GST is one of the most controversial laws in Australia. Despite the fact that this tax is one of the major sources of Australian treasury, many critics contend the idea that it has a regressive nature. To be more specific, they argue that this tax has larger impact on lower income earners, suggesting that in comparison with those, who earn larger incomes, this tax consumes proportionally larger share of income. The proponents of the GST in their turn rebuffed by claiming that in order to furnish adequate reimbursements for these categories of people, the government of Australia introduced a number of corresponding tax reductions in personal income taxation, local and federal banking taxes and some other taxes.
For more than ten years, the government of Australia has been maintaining this tax at 10%. However, the incumbent Prime Minister of Australia Malcolm Blight Turnbull recently announced an increase to 15%. According to the government officials, the rise of GST tax collections is justified by the exponentially growing expenses of the healthcare industry. To be more specific, deficit of the federal budget in 2015 reached $45 billion, of which $35 billion were attributed to the healthcare expenses (Taylor, 2015). To compensate the shortage of financial resources, the government of Turnbull considered many alternatives, but ultimately the decision to increase GST has been made.
The purpose of this work is to analyze the opinions expressed in relation to the tax increase, expressed by one of the most outstanding Australian economists - Ross Gittins and Michael Porter. This research aims at summarizing the key elements of their reviews, to outline the differences and identify the deficiencies thereof, and argues that although the both scholars have deeply analyzed the outcomes of the proposed tax increase, the failed to take into consideration its long term macro-economic impacts, as well as they have not considered potential alternatives.
GST Increase Opinions of Porter and Gittins
The enactment of this tax initiative will have versatile economic, political and social ramifications for the Australian community. One of the most vocal analysts of the reforms were Ross Gittins and Michael Porter. Both of them are highly recognized economic specialists, with years of practical experience and analysis. However, in their analytical reviews of the problem, the authors have illuminated drastically different sides of the problem. While Gittins considered that the hugest impact will be inflicted on the social classes of the country, Porter highlighted that the most affected category will be the business. Furthermore, Gittins wrote that that raising GST was not the best solution for tackling the growing healthcare expenses, while Porter discoursed that although this approach was flawed, it was necessary.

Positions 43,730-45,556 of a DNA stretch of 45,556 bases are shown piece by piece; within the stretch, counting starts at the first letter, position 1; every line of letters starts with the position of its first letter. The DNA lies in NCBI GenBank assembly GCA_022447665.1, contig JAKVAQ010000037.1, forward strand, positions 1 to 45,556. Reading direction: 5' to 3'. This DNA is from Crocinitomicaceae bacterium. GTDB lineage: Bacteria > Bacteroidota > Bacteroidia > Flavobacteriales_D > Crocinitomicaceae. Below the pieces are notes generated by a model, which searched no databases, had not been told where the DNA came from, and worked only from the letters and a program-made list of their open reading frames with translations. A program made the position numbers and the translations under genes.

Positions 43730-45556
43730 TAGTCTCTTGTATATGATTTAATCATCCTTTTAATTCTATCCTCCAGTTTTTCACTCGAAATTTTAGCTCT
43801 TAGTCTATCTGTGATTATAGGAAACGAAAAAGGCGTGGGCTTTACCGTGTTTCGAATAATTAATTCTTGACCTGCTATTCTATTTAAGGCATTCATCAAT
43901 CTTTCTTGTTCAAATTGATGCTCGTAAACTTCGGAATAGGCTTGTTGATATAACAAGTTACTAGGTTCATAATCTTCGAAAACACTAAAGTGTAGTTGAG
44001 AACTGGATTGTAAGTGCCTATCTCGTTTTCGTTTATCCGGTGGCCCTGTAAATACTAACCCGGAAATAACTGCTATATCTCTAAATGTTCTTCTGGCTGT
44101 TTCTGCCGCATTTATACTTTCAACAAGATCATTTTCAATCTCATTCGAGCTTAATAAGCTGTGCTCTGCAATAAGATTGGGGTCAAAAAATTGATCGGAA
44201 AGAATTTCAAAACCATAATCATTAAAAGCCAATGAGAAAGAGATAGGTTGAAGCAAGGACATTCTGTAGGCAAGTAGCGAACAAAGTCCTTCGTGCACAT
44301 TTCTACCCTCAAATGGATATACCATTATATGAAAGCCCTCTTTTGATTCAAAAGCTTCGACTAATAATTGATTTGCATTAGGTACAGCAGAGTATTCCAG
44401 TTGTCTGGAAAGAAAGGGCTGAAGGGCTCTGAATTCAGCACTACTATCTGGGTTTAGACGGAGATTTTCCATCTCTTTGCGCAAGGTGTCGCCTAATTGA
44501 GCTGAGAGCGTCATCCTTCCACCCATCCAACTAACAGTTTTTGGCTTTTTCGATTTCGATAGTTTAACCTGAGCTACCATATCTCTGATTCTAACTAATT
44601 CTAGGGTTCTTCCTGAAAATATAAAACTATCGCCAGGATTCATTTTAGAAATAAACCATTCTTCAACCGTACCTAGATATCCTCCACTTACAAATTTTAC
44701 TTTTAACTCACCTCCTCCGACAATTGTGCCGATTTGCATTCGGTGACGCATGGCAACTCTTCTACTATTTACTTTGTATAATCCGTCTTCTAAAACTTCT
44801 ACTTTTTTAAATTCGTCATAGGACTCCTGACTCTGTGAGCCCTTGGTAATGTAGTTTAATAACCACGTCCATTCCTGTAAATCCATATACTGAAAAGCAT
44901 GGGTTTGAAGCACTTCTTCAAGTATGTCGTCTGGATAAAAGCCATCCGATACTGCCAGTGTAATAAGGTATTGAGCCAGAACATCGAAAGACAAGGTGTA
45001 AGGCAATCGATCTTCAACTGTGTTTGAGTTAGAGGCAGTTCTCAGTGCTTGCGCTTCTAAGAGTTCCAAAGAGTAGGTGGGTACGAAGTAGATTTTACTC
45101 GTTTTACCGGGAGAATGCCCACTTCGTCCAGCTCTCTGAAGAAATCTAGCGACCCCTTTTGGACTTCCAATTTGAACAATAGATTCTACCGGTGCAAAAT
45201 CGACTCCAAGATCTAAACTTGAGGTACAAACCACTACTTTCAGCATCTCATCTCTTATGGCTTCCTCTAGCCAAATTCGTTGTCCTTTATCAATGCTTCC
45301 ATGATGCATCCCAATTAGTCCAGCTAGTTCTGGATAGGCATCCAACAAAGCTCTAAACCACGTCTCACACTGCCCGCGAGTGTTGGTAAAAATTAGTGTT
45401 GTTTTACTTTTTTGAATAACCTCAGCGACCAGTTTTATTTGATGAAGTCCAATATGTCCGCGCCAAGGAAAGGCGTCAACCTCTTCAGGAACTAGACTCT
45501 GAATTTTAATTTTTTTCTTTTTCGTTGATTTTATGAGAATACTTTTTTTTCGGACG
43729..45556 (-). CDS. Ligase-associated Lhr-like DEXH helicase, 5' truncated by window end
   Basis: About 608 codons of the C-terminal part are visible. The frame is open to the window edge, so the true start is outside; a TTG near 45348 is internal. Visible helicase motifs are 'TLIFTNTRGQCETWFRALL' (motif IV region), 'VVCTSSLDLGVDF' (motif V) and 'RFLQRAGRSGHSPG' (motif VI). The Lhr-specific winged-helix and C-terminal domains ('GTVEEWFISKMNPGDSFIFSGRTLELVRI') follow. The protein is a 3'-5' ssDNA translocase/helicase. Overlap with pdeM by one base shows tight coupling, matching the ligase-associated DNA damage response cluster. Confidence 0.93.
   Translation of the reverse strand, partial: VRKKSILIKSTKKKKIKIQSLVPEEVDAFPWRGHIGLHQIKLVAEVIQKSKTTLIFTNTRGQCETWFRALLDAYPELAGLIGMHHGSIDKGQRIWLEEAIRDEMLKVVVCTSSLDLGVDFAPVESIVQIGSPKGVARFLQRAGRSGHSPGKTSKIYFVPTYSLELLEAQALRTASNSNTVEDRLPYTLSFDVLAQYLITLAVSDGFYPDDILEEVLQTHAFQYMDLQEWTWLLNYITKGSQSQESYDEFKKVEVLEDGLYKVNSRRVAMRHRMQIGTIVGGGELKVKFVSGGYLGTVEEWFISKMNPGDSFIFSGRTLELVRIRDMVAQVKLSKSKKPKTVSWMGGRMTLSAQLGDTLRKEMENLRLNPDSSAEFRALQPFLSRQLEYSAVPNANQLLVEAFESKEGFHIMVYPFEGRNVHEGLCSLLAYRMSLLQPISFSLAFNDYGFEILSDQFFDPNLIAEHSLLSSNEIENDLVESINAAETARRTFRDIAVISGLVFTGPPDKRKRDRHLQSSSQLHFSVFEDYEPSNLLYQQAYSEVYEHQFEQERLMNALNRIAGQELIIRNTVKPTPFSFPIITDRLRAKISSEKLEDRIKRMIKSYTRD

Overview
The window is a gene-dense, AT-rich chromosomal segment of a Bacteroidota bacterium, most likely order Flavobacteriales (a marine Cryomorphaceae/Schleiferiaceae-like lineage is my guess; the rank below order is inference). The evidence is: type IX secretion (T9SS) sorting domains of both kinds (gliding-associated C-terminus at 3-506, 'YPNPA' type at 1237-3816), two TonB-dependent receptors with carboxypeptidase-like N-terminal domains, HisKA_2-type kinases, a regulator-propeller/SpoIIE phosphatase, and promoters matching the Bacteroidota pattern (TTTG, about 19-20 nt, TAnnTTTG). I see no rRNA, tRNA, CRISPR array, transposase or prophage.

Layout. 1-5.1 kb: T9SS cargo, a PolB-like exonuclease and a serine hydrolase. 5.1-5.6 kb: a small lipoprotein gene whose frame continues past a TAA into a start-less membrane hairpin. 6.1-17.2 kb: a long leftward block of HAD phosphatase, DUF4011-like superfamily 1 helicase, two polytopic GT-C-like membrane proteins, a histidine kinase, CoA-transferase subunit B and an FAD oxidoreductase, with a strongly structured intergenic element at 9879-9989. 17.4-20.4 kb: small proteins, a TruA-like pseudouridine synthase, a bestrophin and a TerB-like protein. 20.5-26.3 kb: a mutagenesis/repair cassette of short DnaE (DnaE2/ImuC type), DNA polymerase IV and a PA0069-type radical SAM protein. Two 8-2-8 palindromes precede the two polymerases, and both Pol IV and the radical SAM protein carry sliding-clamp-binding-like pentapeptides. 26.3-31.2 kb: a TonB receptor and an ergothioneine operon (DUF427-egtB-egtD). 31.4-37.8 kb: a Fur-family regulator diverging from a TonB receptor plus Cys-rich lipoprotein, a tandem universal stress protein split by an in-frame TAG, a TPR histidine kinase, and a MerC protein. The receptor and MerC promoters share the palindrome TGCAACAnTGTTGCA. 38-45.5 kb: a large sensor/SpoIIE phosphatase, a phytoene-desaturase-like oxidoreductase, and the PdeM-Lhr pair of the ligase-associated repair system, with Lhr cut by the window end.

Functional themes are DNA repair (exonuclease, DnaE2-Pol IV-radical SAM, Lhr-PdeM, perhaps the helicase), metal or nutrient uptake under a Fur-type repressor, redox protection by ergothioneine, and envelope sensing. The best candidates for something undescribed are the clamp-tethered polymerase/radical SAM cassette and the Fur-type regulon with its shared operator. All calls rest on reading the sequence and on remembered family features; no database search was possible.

The main rationale in the analysis completed by Michael Porter is that in order to deliver the most sound evaluation of the problem, the analysis should remain as skeptical as possible. In his analysis, Porter argues that the key feature of the reform is not the tax increase itself, but the package of compensatory reforms, which are not likely to be as efficient (Potter, 2015).
Firstly, professor Porter explains that the ‘hardest impact of the GST hits those, whose income is low’ (Potter, 2015). Thus, it is natural that the government developed a special compensation plan, which, unfortunately, is not flawless. In particular, the compensation system has proportional underpinnings. Thus, according to Porter (2015):
Most people know the GST hits low-income earners harder. So any increase in the GST will need compensation. And unfortunately, compensation has its own flaws. It will most likely be highly targeted compensation - as you work more, your compensation will decrease. And this, unsurprisingly, creates disincentives for work.
Secondly, implementation of these compensation schemes requires extra financing, which automatically signify that less money is available for mitigating the outcomes of considerably more deficient taxes, such as company tax. Furthermore, the practice shows that providing compensation does not result in a drop of complaints. For instance, in 2000 almost 30% of the Commonwealth population received substantial reductions, however, the amount of complaints did not reduce. Porter commented in this regard ‘we should be reminded of the experience with the introduction of the GST in 2000: most Australians were substantially overcompensated, and yet the complaints were endemic’ (Porter, 2015).